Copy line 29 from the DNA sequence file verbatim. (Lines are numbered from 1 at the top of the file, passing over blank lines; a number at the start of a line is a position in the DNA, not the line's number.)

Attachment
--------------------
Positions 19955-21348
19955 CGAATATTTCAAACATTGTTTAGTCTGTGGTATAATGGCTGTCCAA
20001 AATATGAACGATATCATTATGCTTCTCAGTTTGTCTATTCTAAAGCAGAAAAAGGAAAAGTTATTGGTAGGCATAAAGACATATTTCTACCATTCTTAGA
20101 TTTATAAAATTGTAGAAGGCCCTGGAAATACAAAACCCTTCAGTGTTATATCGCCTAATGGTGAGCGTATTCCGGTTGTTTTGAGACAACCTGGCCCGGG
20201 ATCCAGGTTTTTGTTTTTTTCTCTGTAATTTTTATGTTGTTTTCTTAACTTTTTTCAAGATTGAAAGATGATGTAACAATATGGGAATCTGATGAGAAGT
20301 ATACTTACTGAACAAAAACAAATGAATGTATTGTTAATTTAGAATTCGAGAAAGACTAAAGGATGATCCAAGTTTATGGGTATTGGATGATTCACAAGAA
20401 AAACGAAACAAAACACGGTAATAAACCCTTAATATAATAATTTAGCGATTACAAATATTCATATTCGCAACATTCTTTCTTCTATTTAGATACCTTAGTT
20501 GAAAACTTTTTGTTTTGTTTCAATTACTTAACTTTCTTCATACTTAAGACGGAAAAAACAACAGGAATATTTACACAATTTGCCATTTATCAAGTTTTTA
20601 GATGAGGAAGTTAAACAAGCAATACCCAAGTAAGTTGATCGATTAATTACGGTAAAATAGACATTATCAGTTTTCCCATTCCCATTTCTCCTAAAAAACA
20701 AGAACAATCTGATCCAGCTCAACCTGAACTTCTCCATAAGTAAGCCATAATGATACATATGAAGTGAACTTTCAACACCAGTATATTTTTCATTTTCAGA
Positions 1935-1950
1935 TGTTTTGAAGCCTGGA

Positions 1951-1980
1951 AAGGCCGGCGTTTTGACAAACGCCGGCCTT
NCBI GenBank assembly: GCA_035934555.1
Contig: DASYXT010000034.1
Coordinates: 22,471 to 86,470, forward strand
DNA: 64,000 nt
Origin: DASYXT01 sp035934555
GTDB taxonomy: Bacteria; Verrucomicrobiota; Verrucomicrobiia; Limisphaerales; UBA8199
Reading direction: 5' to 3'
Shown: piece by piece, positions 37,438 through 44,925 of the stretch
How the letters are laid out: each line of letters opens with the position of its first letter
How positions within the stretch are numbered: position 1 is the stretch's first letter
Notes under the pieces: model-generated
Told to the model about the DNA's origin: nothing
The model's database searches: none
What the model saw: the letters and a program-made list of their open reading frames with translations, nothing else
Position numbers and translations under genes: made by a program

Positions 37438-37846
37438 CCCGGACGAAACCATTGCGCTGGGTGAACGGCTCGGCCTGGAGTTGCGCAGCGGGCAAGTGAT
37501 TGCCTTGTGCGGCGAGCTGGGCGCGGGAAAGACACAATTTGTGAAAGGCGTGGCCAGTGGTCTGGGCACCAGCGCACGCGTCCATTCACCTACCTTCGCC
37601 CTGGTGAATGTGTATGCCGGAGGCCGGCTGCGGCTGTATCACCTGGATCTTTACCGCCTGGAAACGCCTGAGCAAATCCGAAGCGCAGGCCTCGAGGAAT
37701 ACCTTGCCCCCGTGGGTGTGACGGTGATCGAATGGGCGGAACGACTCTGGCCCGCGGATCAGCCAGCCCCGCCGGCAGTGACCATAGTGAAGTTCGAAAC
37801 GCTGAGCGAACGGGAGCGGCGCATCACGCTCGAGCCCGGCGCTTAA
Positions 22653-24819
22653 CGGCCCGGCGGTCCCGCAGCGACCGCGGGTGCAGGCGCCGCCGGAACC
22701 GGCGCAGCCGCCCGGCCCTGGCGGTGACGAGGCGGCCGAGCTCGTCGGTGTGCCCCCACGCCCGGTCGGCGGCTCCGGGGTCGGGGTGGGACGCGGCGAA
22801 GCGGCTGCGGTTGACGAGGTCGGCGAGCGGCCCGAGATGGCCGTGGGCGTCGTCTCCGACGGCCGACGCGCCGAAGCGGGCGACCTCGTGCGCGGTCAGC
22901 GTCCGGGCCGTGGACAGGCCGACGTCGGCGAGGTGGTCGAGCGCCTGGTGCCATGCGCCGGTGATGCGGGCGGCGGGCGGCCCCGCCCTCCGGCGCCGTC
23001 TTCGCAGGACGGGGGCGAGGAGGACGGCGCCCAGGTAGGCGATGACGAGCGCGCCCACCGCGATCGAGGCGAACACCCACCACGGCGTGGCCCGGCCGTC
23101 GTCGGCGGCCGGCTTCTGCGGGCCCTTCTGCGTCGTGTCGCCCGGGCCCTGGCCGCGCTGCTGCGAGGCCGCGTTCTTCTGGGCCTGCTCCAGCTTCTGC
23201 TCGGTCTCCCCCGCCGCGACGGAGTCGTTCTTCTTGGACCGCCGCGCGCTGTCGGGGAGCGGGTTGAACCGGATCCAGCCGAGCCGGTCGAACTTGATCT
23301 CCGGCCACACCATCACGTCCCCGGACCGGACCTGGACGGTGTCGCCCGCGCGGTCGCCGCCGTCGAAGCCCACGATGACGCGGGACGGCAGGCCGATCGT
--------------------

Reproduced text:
Position numbers and translations under genes: made by a program